What More Could Myron May Have Done?
Actively seeking treatment did not help the FSU shooter
Posted December 3, 2014
This is not what happened in the case of Myron May and the Florida State library shootings.
Thanks to exceptional reporting by Tampa Bay Times reporter Michael LaForgia, we learn that a darker, more shocking scenario ensued.
LaForgia interviewed Danielle Nixon, May’s former girlfriend and a pediatrician, and Kimberly Snagg, a Houston lawyer who described May as one of her best friends. The picture painted by these professionals looks very different. They describe a man who though hearing voices and suffering from paranoia, actively sought help from mental health professionals, not once, but multiple times. Each time, however, the mental health system proved itself incompetent.
Six months into his job as a prosecutor in the Dona Ana County District Attorney’s Office in New Mexico, when May couldn’t concentrate, he saw a mental health professional. Prescribed Wellbutrin, an antidepressant, and Vyvanse, a medication for attention deficit, May took these drugs for three weeks. He suffered a panic attack at work. A second panic attack had May returning to his provider for an adjustment to his medications.
Was May told that Wellbutrin and Vyvanse taken together can in rare cases cause paranoia?
By late summer, May’s friends said he’d begun acting strangely. He said he feared that his neighbors were watching him. On September 7, May told officers of the Las Cruces Police Department that someone was watching him through a camera hidden in his apartment, but the police laughed at him. He was hearing voices coming in through the walls as he bathed. He complained that he wasn’t sleeping because of his neighbors’ constant spying and that their voices kept him up. May said he wanted to buy a gun and take revenge on his neighbors.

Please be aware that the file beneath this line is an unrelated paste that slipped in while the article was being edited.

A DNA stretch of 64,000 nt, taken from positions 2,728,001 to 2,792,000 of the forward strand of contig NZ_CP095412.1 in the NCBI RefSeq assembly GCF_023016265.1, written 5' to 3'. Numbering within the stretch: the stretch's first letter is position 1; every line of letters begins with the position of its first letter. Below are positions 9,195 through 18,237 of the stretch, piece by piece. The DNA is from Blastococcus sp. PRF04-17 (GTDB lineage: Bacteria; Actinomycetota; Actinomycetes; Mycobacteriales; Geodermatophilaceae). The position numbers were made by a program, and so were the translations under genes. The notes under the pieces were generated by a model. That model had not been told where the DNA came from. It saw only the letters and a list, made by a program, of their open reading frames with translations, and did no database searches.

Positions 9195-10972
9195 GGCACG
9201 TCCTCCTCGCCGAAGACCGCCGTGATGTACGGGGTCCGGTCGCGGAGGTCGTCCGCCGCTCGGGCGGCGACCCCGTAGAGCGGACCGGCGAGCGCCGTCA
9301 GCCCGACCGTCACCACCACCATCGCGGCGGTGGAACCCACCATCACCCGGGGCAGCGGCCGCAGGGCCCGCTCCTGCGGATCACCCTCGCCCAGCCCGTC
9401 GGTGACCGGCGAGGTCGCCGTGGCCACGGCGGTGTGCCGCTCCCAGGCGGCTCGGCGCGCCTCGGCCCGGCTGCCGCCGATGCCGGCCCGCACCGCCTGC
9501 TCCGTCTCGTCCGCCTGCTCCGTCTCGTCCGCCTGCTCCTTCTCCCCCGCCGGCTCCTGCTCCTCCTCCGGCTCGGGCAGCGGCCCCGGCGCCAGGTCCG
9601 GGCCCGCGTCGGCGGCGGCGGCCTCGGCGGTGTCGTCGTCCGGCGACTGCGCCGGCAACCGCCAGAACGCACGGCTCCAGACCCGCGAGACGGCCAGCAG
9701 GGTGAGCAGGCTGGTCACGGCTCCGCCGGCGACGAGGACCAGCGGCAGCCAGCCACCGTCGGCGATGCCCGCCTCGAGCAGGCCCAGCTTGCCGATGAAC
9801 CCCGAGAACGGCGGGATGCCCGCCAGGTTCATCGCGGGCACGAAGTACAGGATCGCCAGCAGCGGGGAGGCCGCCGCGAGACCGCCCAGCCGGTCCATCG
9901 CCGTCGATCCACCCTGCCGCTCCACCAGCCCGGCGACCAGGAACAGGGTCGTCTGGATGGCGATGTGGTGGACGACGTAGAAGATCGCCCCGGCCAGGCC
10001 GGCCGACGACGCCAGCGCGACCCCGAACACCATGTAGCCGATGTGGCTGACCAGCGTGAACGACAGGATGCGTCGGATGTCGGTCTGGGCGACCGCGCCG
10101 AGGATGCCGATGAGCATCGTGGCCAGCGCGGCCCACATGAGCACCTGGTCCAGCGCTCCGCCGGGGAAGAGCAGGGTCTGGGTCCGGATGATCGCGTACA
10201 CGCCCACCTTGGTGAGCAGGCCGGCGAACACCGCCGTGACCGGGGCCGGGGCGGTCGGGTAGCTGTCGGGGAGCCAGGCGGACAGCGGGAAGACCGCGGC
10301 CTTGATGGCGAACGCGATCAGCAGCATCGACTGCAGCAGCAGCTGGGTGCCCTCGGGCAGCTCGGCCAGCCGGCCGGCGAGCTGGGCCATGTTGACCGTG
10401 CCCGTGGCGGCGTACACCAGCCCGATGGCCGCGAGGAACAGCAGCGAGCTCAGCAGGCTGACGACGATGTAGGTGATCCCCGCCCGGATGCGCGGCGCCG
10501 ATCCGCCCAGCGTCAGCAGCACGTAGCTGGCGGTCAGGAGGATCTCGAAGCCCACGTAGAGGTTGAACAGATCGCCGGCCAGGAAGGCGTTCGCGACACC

Frightened, May’s friends contacted his mental health care provider expressing concern. The provider met with May and declared him to be fine.
Within a few days, May voluntarily checked himself into Mesilla Valley Hospital, a mental health center. He was released four days later with a prescription for Seroquel, a powerful antipsychotic.
On October 5, May drove to Denver and back, making frantic phone calls to his friends from the road. The police were on to him, his hotel room was bugged, he was being followed. He said he would be a millionaire when he brought justice to the crooked cops who were persecuting him.
May’s friends contacted Mesilla Valley Hospital and reported his frightening behavior to the doctor who’d prescribed the Seroquel. The doctor said, “I can’t really do anything. He needs to come back on his own.”
Two days later, May pulled into the Dona Ana County sheriff’s office and dialed his friend Kimberly Snagg’s number. He told her he couldn’t take it anymore and was going to turn himself in. Listening as May tried to surrender, Snagg heard the woman at the desk say he wasn’t wanted on any charges. When Snagg explained that May was a lawyer in the midst of a severe mental breakdown and pleaded with the woman to detain May, the woman said, “My child has a program that starts in a few minutes. It’s 4:58 and I don’t have time.”
Weeks later, Myron De’Shawn May, a 31-year old man who grew up in poverty, graduated from Florida State University with honors, and worked his way through law school to build a stellar career, walked into Florida State’s Strozier Library and wounded three students before he was gunned down by police.
May couldn’t have been more cooperative and more eager to get help. His friends were supportive and did everything they could for him.
The mental health system and the police failed May at every turn.
Shame on them and shame on us for tolerating such a system.